EU national doesn’t have their passport or ID card?

Are you an EU national in a different member state?  How serious is it not to have your passport or ID card when stopped by the police?    The following is a worst case scenario, which hopefully few EU nationals will ever face:

ECJ Case C-215/03 (Oulane)  — 17 February 2005

“On 3 December 2001, Mr Oulane was stopped by the Netherlands authorities on grounds of suspicion of illegal residence. During questioning, Mr Oulane, who did not have any identity documents in his possession, stated that he was a French national staying in the Netherlands for approximately three months on holiday. The Netherlands authorities detained him with a view to deportation on the grounds, inter alia, that there was a risk that he would seek to evade deportation.”

Mr Oulane was in fact a French national, and later produced his ID card.  Several months later, police again arrested and detained him.  (Remember this was in the immediate aftermath of 9/11 when the tendency to arrest “foreign looking” people was intense).

The ECJ ruled:

  1. The third paragraph of Article 4(2) of Council Directive 73/148/EEC of 21 May 1973 on the abolition of restrictions on movement and residence within the Community for nationals of Member States with regard to establishment and the provision of services is to be interpreted as meaning that the recognition by a Member State of the right of residence of a recipient of services who is a national of another Member State may not be made subject to his production of a valid identity card or passport, where his identity and nationality can be proven unequivocally by other means.
  2. It is contrary to Article 49 EC for nationals of a Member State to be required in another Member State to present a valid identity card or passport in order to prove their nationality, when the latter State does not impose a general obligation on its own nationals to provide evidence of identity, and permits them to prove their identity by any means allowed by national law.
  3. A detention order with a view to deportation in respect of a national of another Member State, imposed on the basis of failure to present a valid identity card or passport even when there is no threat to public policy, constitutes an unjustified restriction on the freedom to provide services and is therefore contrary to Article 49 EC.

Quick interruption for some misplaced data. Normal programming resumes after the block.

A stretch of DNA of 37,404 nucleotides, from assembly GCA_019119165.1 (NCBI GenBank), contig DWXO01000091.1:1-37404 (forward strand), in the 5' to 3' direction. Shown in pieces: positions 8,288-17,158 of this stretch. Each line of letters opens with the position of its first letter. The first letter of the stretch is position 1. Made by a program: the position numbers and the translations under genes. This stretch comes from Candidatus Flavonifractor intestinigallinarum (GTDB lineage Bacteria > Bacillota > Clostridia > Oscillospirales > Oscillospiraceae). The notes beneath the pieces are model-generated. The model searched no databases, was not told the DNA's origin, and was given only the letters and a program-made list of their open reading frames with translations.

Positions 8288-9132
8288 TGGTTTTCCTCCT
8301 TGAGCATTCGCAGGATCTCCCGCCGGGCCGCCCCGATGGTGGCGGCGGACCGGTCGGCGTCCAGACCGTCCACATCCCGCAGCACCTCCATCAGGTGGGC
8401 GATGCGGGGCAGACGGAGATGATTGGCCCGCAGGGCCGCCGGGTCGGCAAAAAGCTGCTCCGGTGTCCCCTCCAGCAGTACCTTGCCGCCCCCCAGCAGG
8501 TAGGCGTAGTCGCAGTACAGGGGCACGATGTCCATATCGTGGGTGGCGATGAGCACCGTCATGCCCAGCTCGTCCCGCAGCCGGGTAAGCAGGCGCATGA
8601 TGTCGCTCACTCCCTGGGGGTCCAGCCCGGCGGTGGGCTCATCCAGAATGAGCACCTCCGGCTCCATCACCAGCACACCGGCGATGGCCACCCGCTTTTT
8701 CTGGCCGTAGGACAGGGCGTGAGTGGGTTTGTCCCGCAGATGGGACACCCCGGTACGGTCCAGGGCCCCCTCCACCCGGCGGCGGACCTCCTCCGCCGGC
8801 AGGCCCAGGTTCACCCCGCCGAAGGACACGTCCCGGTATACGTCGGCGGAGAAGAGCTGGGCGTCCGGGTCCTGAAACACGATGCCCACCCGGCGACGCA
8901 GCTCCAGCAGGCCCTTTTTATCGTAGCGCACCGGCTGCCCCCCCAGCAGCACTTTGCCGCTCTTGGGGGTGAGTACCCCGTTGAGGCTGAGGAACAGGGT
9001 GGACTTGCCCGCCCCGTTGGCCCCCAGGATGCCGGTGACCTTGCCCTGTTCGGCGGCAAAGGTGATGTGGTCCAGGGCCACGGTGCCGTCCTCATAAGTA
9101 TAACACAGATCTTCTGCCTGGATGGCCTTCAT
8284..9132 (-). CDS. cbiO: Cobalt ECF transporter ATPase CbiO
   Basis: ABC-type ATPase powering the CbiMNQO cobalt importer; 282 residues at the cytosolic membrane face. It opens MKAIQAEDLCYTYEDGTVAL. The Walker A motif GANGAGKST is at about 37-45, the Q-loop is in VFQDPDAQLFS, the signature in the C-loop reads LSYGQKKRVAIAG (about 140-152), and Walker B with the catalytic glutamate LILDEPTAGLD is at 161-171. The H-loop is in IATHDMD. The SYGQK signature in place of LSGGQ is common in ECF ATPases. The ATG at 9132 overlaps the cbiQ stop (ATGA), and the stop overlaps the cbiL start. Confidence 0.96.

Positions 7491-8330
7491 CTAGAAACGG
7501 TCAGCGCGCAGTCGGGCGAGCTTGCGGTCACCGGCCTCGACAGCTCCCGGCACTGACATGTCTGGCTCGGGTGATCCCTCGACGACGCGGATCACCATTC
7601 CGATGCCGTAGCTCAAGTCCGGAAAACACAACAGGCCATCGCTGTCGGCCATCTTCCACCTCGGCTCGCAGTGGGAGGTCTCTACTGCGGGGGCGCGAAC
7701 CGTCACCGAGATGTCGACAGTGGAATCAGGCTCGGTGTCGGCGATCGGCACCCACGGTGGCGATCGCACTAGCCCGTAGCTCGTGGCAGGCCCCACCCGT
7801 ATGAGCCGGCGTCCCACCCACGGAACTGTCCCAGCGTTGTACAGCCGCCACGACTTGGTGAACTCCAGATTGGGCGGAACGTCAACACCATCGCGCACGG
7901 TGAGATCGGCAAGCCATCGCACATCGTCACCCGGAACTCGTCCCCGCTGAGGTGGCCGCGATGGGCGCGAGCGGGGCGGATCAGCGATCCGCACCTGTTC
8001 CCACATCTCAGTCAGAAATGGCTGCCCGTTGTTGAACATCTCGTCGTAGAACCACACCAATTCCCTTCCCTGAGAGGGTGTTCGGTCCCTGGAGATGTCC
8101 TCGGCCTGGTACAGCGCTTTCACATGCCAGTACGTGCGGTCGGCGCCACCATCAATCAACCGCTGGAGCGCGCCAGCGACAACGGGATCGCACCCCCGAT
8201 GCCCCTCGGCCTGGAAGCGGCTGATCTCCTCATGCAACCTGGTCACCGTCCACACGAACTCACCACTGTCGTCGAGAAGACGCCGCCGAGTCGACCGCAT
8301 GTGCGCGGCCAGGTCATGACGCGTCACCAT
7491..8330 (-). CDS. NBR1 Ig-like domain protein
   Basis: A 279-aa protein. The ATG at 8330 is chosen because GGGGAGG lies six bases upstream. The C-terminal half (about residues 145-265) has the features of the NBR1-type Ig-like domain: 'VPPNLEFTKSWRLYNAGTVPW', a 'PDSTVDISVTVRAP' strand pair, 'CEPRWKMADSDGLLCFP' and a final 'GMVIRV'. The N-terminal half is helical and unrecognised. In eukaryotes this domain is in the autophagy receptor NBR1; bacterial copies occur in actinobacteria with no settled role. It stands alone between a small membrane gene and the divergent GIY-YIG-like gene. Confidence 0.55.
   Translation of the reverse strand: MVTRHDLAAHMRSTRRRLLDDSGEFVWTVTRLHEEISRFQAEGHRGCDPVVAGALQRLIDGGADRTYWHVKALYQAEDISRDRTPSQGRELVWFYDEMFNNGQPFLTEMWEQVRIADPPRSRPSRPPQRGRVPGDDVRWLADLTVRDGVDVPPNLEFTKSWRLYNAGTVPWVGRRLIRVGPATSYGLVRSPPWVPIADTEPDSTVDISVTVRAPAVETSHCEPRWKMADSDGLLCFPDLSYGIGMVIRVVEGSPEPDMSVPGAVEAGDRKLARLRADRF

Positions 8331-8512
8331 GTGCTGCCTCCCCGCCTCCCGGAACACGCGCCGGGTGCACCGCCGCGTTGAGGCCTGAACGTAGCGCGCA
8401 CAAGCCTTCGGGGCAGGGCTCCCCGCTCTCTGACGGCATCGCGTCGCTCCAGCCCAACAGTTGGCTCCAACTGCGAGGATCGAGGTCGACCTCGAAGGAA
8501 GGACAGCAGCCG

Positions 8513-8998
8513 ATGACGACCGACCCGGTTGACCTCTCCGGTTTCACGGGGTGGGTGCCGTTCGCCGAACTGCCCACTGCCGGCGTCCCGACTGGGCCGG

4. It is for nationals of a Member State residing in another Member State in their capacity as recipients of services to provide evidence establishing that their residence is lawful. If no such evidence is provided, the host Member State may undertake deportation, subject to the limits imposed by Community law.
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  • john  On February 24, 2013 at 17:25

    This site is totally out of touch with reality and you continue to give incorrect advise,I have tried to advise you but you refuse to give your name and I won’t
    speak to somone who won’t give me there name and contact number.My High Court action against the Home Office has now been refered to the CJEU for a ruling on a number of points of law.I have all of the Home Office pleadings and
    I have been the first person ever to challenge these points,so please accept what I telly you is correct.The UKBA have put it in writing in there pleadings that TCN’s
    must have a family permit to enter the UK or for any carrier to take them.They
    are claiming that Article 35 of EU Directive 38 allows them to have a blanket ban
    and the Frontier Protocol allows them to prevent carriers from taking TCN’s withough the Family Permit.So,not untill my action is heard at the CJEU will
    we know if the court agrees with me or the Home Office.

  • Sean  On January 13, 2015 at 07:47

    The CJEU (case-c202/13) delivered their Judgement on the 18th December 2014.The court has ruled that the UK had acted illegally in demanding that TCN’s who hold residence cards from other member States must have a family permit before they can enter the UK.The carrier liability regulation was also
    unlawful so the UK law must now be changed to comply with EU Directive 38/2004 Article 10.

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